We now sit on 15 points with four games to go. Two wins from the final four fixtures will probably be enough to see us to the semi finals which is a significant achievement. Yesterday was yet another case of us winning without playing our best cricket - perhaps they're saving that for the final!

Tuesday, 2 August 2011

Ramprakash and Jordan back for Northants game

Chris Adams has named a 14 man squad, shorn of Stuart Meaker and Jade Dernbach - both of whom are on England Lions duty, but boosted by the return to limited overs cricket of Mark Ramprakash.

Allrounder Chris Jordan, who according to rumours is attracting interest from other counties, is also recalled to the squad having played just one 40 over match this season in which he bowled 6 overs for 53 runs and failed to take a wicket.

The squad and possible team is as follows:

De Bruyn

Bench: Spriegel, Schofield, Wilson

The opening pair is a real issue for Adams; Hamilton-Brown and Davies are capable of fearsome hitting but the partnership just hasn't worked this season. I think Roy should be promoted up the order, you can't help but feel he's got a big score in him just waiting to come out at the moment and Hamilton-Brown in the middle order means we lose none of the power. Ramprakash in the side instantly gives us a better balance as he can play the anchor role if needs be, and there's plenty of firepower in a lower order of Ansari, Jordan, Batty and Arafat.

On the bowling front, much will rest on the in form shoulders of Tim Linley and I hope Arafat continues his recent and impressive return to form. Batty and Ansari, with backup from de Bruyn and Hamilton-Brown should be able to contain during the middle overs but the role of Chris Jordan, should he play, will be interesting to see. He won't open the bowling but he is a naturally attacking bowler, like Meaker he can't really do the 'containing' role in one day cricket but he is capable of taking wickets if he's in any kind of form. He's been in the wickets in club cricket and the Second XI, but we all know how big a jump it is up to this level. Leaving out Spriegel is a touch harsh but Ansari and Batty have miles in their legs at the moment, Schofield is playing for the Second XI today and tomorrow so I can't see him playing and Adams is unlikely to throw Wilson in at this stage.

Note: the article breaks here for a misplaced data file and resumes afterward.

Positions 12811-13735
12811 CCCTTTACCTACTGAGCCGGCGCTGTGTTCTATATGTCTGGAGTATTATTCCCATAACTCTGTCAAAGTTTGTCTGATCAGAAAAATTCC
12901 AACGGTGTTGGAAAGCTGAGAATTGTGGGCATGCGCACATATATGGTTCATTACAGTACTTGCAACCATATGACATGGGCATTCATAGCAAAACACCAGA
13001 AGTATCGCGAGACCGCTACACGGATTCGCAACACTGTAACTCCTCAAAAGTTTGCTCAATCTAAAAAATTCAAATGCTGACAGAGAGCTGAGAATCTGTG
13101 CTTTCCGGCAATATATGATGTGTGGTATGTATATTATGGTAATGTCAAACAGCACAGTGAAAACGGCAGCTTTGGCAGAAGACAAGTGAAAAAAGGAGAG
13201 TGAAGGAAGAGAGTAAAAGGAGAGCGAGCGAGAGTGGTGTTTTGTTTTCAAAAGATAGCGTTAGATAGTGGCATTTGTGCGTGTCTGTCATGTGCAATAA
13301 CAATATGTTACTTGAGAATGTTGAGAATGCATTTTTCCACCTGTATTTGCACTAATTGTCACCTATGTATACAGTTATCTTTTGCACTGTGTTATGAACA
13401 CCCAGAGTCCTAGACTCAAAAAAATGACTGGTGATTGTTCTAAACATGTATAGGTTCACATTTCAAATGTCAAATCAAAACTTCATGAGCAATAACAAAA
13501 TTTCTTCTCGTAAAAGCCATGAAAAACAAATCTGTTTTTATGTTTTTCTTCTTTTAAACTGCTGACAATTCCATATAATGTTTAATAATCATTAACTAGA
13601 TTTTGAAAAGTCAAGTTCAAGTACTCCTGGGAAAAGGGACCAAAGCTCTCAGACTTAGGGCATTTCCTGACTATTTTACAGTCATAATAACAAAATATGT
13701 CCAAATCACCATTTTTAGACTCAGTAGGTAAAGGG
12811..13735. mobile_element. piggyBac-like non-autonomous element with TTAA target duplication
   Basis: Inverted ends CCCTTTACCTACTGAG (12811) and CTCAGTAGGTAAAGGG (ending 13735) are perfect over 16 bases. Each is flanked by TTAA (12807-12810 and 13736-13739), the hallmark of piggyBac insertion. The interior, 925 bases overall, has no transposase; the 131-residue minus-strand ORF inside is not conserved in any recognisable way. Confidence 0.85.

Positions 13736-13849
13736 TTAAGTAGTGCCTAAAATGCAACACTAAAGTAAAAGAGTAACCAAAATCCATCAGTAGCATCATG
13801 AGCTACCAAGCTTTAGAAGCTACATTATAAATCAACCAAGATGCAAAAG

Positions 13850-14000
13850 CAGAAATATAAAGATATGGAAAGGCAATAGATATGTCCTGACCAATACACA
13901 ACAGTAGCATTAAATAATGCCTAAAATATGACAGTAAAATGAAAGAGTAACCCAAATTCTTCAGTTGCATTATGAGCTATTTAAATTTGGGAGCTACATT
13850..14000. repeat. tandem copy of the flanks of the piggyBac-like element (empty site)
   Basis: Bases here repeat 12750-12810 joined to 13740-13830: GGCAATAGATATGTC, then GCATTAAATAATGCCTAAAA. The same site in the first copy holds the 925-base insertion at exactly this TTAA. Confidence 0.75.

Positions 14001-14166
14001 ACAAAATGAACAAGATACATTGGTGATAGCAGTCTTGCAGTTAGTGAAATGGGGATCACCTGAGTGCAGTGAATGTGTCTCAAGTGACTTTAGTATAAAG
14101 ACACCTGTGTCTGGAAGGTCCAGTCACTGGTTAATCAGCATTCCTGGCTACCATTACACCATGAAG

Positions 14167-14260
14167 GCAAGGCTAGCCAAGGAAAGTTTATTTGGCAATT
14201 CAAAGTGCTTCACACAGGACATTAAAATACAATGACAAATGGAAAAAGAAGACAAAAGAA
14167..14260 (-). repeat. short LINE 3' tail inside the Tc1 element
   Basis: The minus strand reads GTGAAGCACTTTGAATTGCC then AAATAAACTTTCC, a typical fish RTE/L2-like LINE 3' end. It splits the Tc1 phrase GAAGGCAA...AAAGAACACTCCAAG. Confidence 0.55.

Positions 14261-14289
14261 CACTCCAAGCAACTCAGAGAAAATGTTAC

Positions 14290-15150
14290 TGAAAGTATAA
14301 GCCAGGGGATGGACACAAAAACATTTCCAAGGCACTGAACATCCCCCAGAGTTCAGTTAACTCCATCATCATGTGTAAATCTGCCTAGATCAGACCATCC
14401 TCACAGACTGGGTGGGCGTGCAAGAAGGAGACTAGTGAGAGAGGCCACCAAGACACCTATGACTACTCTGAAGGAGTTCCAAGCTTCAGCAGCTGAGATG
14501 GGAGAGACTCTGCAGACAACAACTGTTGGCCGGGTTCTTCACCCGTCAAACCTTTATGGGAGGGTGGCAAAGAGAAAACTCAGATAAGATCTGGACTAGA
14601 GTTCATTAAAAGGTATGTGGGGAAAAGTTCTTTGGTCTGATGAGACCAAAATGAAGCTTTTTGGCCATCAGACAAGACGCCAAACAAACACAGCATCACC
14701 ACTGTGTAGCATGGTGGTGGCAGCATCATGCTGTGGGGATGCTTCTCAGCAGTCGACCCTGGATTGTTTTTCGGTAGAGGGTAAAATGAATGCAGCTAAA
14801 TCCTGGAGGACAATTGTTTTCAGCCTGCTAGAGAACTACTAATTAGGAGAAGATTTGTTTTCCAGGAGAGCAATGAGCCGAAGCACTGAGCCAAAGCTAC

Northants are in some shocking form at the moment. Having made a phenomenal start to the season the Twenty20 games came at just the wrong moment and they don't seem to have recovered. Since mid-July they've lost to Hampshire, Leicestershire and Scotland in the CB40 along with draws against Glamorgan and Derbyshire in the Championship. That could just mean they're due a result of course, and with Hall, O'Brien, Sales, Vaas and Brooks in their ranks they're more than capable of getting one tomorrow.

Earlier in the season I'd have said Northants might be favourites for this one, but with their recent form and the return of Ramprakash to the side I think we should be looking at victory, and a big step towards the semi-finals of the CB40.